“Don’t yo mine those rudy poohs,” said Tara, who was starting to sound a little slurred. “What’d ya see, Star, eh?” Star’s remote viewing skills never failed to amaze her, and, to be honest, she’d been surprised when Star made such a horrendous hash of this latest attempt. Once she had sobered up she might feel compelled to apologise for her rude outburst. She snorted into her drink. Not bloody likely!

    Before Star could answer, there was an excited scream from the waitress.

    “Look, who’s here!” she shouted. “Look everybody! It’s only Vincentius come to join us!!”

    “Why, thank you. What a welcome!” said Vincentius in a deep melodious voice. He sauntered casually over to the bar, seemingly oblivious to the effect he was having.

    “Oh. My. God,” said Star.

    Rosamund who was using the lipstick to write her number on the burly bouncer’s bicep gave him a shove. “Get lost, Loser!” she hissed.

    “Over here, Vincentush! Whover yo are!” shouted Tara before falling off her bar stool.

    #6123

    In reply to: Tart Wreck Repackage

    TracyTracy
    Participant

    “Did someone say drinks are on the house?” asked Rosamund, pushing past the burly bouncer as she entered the pub.  “What’s your name, handsome?”

    “Percival,” the bouncer replied with a wry grin.  “Yeah I know, doesn’t fit the image.”

    Rosamund looked him up and down while simultaneously flicking a bit of food from between her teeth with a credit card.  “I keep forgetting to buy dental floss,” she said.

    “Is that really necessary?” hissed Tara. “Is that moving the plot forward?”

    “Careful now,” Star said, “Your Liz is showing.”

    “I’ll be away for a while on an important mission,” Rosamund said to Percival, “But give me your number and I’ll call you when I get back.”

    “The trip is cancelled, you’re not going anywhere,” Star told her, “Except to the shop to buy dental floss.”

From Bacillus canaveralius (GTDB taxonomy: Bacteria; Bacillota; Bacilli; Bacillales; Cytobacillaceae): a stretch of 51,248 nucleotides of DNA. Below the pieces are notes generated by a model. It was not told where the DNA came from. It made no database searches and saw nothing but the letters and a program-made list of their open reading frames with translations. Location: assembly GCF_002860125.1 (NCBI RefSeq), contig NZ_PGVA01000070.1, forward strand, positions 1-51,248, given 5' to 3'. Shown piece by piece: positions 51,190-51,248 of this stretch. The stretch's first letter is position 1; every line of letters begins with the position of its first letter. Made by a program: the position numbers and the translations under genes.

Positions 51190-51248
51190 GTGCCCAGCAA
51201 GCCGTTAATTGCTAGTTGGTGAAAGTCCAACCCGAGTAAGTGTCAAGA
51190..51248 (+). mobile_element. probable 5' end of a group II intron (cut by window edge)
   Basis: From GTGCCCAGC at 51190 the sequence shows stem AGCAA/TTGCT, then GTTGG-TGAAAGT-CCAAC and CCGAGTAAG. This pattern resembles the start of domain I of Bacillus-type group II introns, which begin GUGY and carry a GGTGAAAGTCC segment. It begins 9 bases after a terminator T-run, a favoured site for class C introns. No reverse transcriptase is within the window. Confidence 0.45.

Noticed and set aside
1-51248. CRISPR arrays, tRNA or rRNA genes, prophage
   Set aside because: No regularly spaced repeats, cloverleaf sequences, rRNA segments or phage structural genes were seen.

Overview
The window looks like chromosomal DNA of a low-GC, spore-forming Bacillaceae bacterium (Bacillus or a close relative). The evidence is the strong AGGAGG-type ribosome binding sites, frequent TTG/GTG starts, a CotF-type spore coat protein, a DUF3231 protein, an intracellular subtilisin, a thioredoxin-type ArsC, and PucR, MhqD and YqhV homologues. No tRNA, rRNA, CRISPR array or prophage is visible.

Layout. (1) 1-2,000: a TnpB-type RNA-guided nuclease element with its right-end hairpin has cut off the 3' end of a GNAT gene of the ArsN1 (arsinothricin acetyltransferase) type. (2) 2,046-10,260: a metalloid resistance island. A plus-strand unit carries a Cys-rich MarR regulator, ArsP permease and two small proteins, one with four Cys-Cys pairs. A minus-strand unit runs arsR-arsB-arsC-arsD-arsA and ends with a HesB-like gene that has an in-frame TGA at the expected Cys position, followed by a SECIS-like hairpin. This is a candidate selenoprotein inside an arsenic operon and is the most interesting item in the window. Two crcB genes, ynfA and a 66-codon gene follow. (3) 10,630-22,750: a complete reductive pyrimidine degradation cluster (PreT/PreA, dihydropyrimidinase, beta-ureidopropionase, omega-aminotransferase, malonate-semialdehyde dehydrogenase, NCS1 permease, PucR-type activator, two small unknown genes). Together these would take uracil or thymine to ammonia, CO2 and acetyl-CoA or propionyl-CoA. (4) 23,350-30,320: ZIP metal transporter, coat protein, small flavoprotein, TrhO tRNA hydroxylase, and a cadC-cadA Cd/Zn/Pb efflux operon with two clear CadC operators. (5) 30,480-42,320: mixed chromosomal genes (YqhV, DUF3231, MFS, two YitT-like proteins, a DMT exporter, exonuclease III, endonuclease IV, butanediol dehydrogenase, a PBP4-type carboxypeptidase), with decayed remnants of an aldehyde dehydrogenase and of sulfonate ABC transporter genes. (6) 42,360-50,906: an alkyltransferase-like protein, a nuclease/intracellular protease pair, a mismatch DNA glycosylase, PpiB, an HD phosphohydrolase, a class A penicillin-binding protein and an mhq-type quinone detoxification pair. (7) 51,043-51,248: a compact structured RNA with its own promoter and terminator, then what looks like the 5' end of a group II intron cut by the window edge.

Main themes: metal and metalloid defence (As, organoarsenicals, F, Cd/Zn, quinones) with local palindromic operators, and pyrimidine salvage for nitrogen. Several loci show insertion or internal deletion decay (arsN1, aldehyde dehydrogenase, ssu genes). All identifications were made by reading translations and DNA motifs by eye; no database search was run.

“Will someone please tell me why we’re talking about dental floss when we have this serious case to solve?” Tara sounded exasperated, and glared at Rosamund.  What a brazen hussy she was!

    “I’m glad you mentioned it!” piped up a middle aged lady sitting at the corner table. “I have run out of dental floss too.”

    “See?” said Rosamund.  “You never can tell how helpful you are when you just act yourself and let it flow.  Now tell me why I’m not going to New Zealand? I already packed my suitcase!”

    “Because it seems that New Zealand has come to us,” replied Star, “Or should I say, the signs of the cult are everywhere.  It’s not so much a case of finding the cult as a case of, well finding somewhere the cult hasn’t already infected.  And as for April,” she continued, “She changes her story every five minutes, I think we should ignore everything she says from now on. Nothing but a distraction.”

    “That’s it!” exclaimed Tara. “Exactly! Distraction tactics!  A well known ruse, tried and tested.  She has been sent to us to distract us from the case. She isn’t a new client. She’s a red herring for the old clients enemies.”

    “Oh, good one, Tara,” Star was impressed. Tara could be an abusive drunk, but some of the things she blurted out were pure gold.  Or had a grain of gold in them, it would be more accurate to say. A certain perspicacity shone through at times when she was well lubricated.  “Perhaps we should lock her back in the wardrobe for the time being until we’ve worked out what to do with her.”

    “You’re right, Star, we must restrain her….oy! oy!  Percival, catch that fleeing aunt at once!”  April had made a dash for it out of the pub door.  The burly bouncer missed his chance. April legged it up the road and disappeared round the corner.

    “That’s entirely your fault, Rosamund,” Tara spat, “Distracting the man from his duties, you rancid little strumpet!”

    “Oh I say, that’s going a bit far,” interjected the middle aged lady sitting at the corner table.

    “What’s it got to do with you?” Tara turned on her.

    “This,” the woman replied with a smugly Trumpish smile. She pulled her trouser leg up to reveal a bell bird tattoo.

    “Oh my fucking god,” Tara was close to tears again.

    #6119

    In reply to: Tart Wreck Repackage

    TracyTracy
    Participant

    “I think you’ve forgotten something, Star.”  Tara didn’t want to put a dampener on Star’s high spirits, but felt obliged to point out that New Zealand was still out of bounds with the quarantine restrictions.

    “Not only that,” Tara continued, “Where exactly in New Zealand?”

    This was unanswerable at this stage and was quickly forgotten.